If democracy looks doomed, Extinction Rebellion may have an answer. Reflecting a longstanding XR demand, one of the bill’s core elements is a citizens’ assembly, which would be convened to come up with specific plans to change society and the economy in line with the legislation’s fundamental aim. This would be much more than a consultative exercise: even if, for example, the government disagreed with any proposals that had won the support of more than 80% of the assembly, they still would have to be voted on by MPs. To some people, this might look like the stuff of possible frustration and defeat, but it would also mark the entry into the legislative process of a new, disruptive element, which might pull things away from charmed circles, lobbyists and Westminster’s eternal tendency to conservative groupthink. The idea is yet another manifestation of one of the few sources of promise to be found among the polarisation and chaos of 21st-century politics: the gloriously simple notion of bringing together groups of people representative of the population at large to try to plot a way through difficult issues, and thereby begin to reduce our susceptibility to division and rancour. In times as troubled as ours, that may sound almost absurd. The strange thing is, it actually appears to work.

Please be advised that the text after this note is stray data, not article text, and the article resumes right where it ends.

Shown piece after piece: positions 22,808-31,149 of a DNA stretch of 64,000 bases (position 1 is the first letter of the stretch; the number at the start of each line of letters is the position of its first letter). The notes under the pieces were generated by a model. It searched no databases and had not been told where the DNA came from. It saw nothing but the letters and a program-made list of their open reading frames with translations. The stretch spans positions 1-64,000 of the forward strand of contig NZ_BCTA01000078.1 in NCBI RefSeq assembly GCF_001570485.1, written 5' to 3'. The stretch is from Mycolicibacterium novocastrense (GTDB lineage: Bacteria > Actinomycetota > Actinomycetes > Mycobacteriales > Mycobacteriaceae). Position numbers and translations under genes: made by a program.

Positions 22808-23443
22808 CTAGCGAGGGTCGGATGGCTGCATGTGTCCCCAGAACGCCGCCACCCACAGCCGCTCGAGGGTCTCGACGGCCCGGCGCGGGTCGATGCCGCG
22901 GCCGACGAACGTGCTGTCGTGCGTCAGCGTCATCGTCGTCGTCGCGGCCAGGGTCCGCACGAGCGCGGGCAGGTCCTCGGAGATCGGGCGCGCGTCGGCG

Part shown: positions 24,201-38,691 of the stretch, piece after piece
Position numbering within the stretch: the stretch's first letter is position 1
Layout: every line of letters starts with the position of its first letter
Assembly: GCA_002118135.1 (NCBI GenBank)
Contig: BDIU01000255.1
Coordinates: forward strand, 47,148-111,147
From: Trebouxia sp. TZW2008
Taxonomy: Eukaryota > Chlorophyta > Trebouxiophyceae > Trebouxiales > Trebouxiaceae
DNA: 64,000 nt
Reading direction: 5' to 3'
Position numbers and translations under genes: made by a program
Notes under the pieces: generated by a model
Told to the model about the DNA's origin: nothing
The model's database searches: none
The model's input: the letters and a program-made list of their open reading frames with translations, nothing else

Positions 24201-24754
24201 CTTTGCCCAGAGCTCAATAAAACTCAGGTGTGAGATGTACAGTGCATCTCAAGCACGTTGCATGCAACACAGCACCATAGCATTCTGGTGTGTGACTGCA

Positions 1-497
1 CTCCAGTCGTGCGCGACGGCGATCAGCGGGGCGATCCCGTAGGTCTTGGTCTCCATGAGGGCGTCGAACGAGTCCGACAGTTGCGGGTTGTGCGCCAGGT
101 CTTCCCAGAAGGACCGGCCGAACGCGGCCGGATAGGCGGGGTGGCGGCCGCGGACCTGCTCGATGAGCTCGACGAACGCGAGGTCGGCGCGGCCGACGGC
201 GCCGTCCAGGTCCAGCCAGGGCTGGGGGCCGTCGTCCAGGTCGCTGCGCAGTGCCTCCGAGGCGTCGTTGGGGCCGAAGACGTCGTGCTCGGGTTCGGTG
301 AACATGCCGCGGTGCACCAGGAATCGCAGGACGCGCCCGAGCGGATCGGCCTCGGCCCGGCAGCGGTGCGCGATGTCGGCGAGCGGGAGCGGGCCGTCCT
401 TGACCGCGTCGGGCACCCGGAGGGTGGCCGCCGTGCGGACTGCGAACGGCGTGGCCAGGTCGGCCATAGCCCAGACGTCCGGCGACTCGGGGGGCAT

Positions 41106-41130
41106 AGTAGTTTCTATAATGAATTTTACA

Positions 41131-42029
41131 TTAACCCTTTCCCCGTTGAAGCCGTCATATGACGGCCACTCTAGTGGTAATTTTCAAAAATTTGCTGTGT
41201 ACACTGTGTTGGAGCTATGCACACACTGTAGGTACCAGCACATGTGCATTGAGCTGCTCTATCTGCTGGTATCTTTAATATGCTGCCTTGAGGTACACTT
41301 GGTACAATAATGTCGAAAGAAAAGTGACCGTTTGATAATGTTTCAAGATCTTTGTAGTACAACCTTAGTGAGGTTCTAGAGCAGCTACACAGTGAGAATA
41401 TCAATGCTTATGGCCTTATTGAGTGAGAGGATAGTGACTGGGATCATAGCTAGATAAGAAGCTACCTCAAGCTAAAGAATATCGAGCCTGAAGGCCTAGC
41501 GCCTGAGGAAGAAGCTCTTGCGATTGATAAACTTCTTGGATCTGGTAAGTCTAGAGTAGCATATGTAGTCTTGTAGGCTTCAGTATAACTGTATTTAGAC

Guardian 30th Aug 2020 read more »